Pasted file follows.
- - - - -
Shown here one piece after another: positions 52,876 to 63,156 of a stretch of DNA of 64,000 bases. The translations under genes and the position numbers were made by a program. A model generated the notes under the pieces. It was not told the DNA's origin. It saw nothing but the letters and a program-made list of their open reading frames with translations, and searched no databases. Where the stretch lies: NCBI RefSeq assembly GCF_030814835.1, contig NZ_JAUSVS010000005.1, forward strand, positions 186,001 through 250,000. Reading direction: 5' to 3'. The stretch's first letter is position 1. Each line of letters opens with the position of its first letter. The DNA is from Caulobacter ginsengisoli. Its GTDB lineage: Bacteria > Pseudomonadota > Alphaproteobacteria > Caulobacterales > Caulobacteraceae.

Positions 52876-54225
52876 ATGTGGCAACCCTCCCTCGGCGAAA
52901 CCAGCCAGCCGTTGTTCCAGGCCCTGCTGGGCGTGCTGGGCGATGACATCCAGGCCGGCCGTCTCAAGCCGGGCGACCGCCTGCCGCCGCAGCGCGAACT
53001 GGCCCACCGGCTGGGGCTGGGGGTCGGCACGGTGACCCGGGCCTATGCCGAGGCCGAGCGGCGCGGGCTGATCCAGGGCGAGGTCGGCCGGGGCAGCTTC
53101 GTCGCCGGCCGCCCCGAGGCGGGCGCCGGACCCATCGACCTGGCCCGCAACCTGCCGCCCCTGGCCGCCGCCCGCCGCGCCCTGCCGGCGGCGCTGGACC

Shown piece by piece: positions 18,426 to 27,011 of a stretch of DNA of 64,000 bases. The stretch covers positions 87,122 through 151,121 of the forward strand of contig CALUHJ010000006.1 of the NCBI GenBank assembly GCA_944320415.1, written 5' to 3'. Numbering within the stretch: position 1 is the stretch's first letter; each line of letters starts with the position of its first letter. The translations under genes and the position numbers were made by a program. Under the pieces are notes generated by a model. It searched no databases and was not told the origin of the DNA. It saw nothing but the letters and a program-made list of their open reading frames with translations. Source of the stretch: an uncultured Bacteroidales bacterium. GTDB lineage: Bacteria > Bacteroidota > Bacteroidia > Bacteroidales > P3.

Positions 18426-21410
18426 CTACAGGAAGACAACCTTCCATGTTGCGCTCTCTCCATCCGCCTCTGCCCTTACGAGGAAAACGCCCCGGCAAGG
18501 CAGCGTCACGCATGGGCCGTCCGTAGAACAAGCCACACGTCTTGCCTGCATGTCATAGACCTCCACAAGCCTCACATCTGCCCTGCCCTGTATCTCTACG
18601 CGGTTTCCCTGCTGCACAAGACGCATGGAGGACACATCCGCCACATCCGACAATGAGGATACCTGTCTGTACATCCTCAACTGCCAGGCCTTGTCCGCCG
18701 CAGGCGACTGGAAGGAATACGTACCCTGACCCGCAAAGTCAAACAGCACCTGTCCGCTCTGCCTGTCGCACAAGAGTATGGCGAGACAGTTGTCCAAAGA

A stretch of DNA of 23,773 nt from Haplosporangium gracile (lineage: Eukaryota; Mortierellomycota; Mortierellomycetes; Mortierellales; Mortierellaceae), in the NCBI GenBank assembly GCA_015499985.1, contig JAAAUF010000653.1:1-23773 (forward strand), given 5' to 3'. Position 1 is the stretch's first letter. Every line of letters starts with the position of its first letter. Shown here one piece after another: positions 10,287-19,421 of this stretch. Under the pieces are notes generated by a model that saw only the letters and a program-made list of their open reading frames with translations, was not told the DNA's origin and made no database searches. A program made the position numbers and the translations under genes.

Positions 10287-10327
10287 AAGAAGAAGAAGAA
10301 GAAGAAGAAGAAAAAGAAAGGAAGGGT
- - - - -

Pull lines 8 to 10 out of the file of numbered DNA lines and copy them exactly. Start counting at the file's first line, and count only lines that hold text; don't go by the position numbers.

Positions 18426-21410
18426 CTACAGGAAGACAACCTTCCATGTTGCGCTCTCTCCATCCGCCTCTGCCCTTACGAGGAAAACGCCCCGGCAAGG
18501 CAGCGTCACGCATGGGCCGTCCGTAGAACAAGCCACACGTCTTGCCTGCATGTCATAGACCTCCACAAGCCTCACATCTGCCCTGCCCTGTATCTCTACG